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The experiment requires four cells of $$1.5\ V$$, $$0.5\ m) coil of nichrome wire, key, ammeter, and voltmeter. Nichrome is an alloy of nickel, chromium, manganese, and iron metals. Experimental set-up • Connect the cell, nichrome wire, ammeter and key in series, and the voltmeter parallel to the circuit. • First, connect only one cell in the circuit. • Note down the current value in the ammeter and the potential difference across the nichrome wire \(XY$$ in the voltmeter.
• Now, connect two cells in the circuit.
• Note down the current value in the ammeter and the potential difference across the nichrome wire $$XY$$ in the voltmeter.
• Again, connect three cells in the circuit and note the current and the potential difference.
• Repeat the same steps using four cells in the circuit.
• Tabulate the values of current ($$I$$) and the potential difference ($$V$$) as shown in the table.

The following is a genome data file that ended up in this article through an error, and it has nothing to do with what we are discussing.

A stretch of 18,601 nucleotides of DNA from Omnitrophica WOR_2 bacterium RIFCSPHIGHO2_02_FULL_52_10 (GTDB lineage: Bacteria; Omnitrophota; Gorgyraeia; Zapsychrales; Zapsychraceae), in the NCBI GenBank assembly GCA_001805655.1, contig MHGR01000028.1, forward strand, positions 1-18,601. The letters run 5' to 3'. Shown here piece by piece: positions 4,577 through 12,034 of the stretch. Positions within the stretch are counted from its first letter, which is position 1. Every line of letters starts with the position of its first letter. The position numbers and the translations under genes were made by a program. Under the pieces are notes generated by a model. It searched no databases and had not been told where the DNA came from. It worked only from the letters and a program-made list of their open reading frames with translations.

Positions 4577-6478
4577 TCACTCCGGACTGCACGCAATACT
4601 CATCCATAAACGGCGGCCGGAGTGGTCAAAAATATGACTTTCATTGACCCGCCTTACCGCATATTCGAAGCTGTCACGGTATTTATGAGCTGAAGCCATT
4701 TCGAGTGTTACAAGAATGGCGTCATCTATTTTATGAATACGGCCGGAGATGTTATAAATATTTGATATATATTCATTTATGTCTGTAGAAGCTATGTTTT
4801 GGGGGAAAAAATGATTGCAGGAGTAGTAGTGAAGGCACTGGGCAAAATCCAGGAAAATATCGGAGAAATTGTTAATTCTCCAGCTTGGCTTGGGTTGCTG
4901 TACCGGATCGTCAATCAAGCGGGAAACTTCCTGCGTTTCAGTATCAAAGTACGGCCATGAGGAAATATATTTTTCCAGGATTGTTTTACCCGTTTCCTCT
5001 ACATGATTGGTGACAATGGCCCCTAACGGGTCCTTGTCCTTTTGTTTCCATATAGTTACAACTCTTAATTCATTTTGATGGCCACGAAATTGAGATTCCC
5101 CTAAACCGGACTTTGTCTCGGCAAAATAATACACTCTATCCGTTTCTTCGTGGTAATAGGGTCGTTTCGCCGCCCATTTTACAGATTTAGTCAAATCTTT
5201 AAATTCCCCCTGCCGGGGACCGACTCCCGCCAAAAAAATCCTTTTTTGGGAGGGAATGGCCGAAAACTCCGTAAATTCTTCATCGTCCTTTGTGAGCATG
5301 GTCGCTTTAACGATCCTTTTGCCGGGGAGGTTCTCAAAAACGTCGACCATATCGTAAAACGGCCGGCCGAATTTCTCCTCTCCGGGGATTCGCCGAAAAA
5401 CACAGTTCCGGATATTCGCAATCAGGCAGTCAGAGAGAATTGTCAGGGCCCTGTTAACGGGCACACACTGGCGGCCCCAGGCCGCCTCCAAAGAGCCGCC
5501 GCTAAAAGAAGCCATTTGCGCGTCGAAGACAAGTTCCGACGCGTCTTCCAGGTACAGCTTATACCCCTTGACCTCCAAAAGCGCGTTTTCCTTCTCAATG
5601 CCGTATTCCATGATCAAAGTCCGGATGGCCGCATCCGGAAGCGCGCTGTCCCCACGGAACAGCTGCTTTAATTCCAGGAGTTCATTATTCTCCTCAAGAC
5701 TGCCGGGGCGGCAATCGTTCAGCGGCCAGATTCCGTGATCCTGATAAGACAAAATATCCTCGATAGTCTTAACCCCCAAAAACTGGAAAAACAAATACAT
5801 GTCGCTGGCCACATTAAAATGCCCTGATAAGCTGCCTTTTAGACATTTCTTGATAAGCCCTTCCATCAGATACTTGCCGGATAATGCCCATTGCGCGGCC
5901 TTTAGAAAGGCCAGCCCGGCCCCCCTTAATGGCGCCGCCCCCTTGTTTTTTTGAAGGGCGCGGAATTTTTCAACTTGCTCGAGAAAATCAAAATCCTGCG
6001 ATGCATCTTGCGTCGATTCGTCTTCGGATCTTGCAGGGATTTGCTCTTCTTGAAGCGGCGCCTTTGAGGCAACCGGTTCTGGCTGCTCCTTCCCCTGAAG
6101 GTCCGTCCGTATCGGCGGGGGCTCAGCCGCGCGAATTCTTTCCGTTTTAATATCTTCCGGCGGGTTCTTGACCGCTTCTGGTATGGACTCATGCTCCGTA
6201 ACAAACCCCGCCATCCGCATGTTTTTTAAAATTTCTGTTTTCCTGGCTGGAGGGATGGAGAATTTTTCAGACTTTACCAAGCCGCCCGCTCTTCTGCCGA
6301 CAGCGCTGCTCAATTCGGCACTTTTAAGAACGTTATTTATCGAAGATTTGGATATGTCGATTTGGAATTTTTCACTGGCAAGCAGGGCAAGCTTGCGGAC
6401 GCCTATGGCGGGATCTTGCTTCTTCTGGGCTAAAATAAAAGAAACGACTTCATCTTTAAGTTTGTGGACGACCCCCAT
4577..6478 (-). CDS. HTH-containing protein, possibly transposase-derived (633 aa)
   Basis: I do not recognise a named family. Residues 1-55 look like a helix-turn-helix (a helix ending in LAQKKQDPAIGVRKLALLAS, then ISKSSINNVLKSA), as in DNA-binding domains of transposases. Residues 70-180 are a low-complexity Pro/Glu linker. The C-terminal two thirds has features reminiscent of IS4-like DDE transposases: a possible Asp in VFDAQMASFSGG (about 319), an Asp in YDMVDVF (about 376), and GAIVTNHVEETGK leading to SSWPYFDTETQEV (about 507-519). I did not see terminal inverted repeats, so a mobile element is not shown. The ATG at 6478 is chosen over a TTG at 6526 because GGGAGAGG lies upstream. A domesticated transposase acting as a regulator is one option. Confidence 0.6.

S.No No. of cells used in the circuit Current ($$I$$) through the nichrome wire ($$ampere$$) Potential difference ($$V$$) across the nichrome wire ($$volt$$) Resistance$$=$$ $$\frac {V}{I}$$ (Ohm) 1. 1 2. 2 3. 3 4. 4

Graphical representation:
From the values obtained, it is observed that the values of $$\frac {V}{I}$$ are the same. The graph between the potential difference ($$V$$) and the current ($$I$$) is a straight-line for a conductor since $$V$$ is proportional to $$I$$. The line proves that $$\frac {V}{I}$$ is a constant ratio.

The relation between potential difference and current

The straight-line shows that as the current through a metallic wire increases, the potential difference across the wire also increases linearly.